China: 'Petty graft' app feature sees tip-offs soar

A shot of a woman using the app
Image caption The new feature aims to make reporting low-level corruption more convenient, party officials say

Public tip-offs about corruption in China have soared since the launch of a new whistleblower function within a government mobile phone app, it's reported.

The app is run by the Communist Party's Central Commission for Discipline Inspection, and now allows users to upload both text and images as evidence of local party members' "discipline violations", the Xinhua news agency reports. The commission says it received a surge in tip-offs after the new feature launched on Thursday - more than 1,000 compared to around 300 on a normal day. "At one point, we were getting three tip-offs a minute," a commission official tells Xinhua.

Anyone using the new feature can choose between 11 categories of transgressions, including party officials dining out in pricey restaurants at the public's expense, or hosting luxury weddings or funerals. One person reported a flashy new local government building, which was thought to breach the party's frugality policy. Chinese President Xi Jinping has run a relentless anti-corruption drive since coming to power in 2012, making it clear he wants to catch "both tigers and flies" - meaning low-level officials are under scrutiny alongside high-profile figures.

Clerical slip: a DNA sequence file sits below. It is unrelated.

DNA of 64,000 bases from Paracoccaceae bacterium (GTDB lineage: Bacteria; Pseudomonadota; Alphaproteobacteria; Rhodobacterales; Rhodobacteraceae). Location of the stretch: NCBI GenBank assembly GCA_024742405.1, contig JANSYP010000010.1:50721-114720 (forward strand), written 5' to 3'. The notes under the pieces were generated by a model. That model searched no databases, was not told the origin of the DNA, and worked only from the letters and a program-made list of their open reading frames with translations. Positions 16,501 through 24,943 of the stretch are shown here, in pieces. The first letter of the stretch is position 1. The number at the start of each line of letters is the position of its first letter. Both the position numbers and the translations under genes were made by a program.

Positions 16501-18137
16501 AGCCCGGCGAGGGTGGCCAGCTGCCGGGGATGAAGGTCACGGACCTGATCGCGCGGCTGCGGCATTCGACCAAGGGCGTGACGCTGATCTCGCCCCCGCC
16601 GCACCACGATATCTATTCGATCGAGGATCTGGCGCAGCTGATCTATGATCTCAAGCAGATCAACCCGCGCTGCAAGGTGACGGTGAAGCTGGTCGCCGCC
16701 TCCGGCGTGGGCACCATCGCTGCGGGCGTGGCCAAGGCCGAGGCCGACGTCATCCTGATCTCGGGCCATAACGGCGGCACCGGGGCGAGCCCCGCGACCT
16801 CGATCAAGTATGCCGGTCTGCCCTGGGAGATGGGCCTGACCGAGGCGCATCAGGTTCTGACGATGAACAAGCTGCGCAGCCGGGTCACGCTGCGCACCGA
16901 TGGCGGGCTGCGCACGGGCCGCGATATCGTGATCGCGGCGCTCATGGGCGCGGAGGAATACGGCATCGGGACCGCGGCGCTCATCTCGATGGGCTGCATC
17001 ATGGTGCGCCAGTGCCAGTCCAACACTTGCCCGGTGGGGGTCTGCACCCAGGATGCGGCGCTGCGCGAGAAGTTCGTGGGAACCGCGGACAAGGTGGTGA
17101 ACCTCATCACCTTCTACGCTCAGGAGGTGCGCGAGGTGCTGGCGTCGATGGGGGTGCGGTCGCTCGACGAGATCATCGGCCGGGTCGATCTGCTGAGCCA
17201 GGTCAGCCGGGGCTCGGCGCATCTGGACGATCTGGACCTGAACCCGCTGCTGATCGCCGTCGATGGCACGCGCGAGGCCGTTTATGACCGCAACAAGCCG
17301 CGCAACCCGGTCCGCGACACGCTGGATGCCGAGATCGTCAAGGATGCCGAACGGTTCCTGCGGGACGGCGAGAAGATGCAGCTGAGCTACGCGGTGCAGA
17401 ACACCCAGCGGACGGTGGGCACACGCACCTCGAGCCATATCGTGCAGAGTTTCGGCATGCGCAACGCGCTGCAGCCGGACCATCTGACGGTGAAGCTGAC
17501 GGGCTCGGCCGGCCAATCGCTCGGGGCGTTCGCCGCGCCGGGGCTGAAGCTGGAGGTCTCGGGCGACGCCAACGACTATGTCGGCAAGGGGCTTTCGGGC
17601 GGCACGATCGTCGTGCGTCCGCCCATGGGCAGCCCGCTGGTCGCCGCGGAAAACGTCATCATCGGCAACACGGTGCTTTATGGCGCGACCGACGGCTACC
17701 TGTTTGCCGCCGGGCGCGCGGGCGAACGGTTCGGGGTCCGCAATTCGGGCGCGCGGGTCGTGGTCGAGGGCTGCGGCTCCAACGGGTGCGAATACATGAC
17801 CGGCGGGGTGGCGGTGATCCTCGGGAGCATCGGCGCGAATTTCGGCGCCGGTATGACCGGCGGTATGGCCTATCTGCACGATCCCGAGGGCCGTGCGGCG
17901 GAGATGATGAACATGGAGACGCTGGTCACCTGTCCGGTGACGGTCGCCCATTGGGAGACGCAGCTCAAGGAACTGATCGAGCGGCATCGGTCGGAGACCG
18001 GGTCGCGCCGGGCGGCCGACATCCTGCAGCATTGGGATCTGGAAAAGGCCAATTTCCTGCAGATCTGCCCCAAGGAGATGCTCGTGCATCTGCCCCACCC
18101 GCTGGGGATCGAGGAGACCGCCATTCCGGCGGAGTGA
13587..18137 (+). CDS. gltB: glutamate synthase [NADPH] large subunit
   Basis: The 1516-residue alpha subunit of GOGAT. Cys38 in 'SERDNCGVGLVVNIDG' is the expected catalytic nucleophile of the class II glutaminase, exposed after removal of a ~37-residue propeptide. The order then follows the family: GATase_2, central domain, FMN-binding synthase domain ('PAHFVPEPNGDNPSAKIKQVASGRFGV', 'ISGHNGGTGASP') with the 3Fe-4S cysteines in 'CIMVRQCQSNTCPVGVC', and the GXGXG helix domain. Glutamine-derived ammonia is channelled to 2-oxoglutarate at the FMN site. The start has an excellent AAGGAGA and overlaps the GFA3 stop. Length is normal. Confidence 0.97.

Some Chinese social media users are sceptical about using the new tip-off feature, though. "Who dares to report real names?" asks one person on the Sina Weibo social networking site. "This is high risk, no good can come of this." But others welcome it as a positive step, with one user saying: "I clap my hands for every little bit of progress."

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